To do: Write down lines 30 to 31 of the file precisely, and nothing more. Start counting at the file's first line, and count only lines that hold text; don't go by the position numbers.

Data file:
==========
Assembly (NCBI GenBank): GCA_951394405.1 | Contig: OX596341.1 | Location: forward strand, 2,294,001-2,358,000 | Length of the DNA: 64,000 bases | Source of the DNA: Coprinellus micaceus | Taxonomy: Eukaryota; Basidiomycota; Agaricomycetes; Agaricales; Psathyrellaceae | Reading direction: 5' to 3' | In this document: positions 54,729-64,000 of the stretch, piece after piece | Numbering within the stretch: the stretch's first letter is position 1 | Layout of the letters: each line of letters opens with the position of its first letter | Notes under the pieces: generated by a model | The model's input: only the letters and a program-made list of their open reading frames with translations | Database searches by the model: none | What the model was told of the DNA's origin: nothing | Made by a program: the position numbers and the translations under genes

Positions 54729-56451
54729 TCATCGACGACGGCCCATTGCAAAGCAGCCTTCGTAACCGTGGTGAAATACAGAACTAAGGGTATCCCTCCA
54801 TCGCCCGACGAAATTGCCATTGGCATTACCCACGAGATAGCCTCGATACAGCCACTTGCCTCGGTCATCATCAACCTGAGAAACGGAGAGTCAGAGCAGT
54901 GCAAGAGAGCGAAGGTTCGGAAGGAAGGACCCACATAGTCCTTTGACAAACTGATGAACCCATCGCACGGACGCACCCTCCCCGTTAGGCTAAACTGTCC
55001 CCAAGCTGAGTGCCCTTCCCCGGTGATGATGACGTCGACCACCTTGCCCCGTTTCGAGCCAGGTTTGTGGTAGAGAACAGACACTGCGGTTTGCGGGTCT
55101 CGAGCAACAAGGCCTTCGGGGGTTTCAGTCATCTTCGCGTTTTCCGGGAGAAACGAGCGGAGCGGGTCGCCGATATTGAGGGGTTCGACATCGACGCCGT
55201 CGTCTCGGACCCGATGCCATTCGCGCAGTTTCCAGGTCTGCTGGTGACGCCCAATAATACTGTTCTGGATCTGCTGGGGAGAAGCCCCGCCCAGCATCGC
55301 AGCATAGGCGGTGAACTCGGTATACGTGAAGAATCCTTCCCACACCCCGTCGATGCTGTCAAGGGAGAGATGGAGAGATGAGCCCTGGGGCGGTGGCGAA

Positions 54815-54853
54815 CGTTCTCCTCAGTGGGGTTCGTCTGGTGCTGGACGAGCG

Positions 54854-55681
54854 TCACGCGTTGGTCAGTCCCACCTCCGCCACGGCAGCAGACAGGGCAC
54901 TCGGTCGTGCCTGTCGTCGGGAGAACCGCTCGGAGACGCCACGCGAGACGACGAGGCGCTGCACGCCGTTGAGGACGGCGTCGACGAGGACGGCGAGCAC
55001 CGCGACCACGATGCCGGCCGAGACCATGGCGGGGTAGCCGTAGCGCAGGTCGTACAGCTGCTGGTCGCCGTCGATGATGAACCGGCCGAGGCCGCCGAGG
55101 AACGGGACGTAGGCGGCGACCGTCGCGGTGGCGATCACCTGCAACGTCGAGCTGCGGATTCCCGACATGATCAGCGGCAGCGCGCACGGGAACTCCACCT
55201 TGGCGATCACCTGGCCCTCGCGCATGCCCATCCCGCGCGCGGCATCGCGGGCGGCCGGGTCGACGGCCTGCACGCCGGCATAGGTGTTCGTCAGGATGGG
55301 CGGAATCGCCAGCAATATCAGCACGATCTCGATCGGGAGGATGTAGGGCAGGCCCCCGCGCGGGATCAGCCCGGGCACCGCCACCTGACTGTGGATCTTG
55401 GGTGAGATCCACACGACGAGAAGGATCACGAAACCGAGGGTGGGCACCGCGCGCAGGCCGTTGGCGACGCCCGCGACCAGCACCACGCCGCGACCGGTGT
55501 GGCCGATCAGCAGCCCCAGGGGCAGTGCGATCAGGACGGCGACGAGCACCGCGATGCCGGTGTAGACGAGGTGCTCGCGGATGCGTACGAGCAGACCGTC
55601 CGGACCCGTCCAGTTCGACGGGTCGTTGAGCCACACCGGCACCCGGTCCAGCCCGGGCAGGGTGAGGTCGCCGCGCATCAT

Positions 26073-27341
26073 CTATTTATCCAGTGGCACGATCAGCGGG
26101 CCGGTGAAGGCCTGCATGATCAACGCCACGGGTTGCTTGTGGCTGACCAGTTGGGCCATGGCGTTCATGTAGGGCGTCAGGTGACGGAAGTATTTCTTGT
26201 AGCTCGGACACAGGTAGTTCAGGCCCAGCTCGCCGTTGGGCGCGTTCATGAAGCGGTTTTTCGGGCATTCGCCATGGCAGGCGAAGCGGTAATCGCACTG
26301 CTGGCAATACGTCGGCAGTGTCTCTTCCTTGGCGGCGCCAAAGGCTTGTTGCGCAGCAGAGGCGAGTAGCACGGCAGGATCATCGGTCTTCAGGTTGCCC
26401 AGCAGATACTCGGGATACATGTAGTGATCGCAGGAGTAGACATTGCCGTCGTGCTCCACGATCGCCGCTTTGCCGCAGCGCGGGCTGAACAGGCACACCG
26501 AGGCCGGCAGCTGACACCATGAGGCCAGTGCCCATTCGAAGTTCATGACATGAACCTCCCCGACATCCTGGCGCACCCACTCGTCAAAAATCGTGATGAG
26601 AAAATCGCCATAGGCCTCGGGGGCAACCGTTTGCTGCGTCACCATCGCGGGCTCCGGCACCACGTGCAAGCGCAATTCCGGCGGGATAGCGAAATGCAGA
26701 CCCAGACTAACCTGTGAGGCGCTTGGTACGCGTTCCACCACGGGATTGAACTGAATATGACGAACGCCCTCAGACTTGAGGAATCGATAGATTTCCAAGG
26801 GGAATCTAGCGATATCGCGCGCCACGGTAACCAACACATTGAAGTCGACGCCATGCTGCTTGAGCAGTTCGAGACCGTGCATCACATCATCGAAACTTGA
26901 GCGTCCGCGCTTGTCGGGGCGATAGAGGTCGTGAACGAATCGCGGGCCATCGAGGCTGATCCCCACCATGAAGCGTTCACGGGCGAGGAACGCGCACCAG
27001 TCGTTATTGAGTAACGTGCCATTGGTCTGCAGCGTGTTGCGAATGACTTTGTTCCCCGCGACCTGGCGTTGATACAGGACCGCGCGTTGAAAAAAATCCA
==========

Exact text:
26701 CCCAGACTAACCTGTGAGGCGCTTGGTACGCGTTCCACCACGGGATTGAACTGAATATGACGAACGCCCTCAGACTTGAGGAATCGATAGATTTCCAAGG
26801 GGAATCTAGCGATATCGCGCGCCACGGTAACCAACACATTGAAGTCGACGCCATGCTGCTTGAGCAGTTCGAGACCGTGCATCACATCATCGAAACTTGA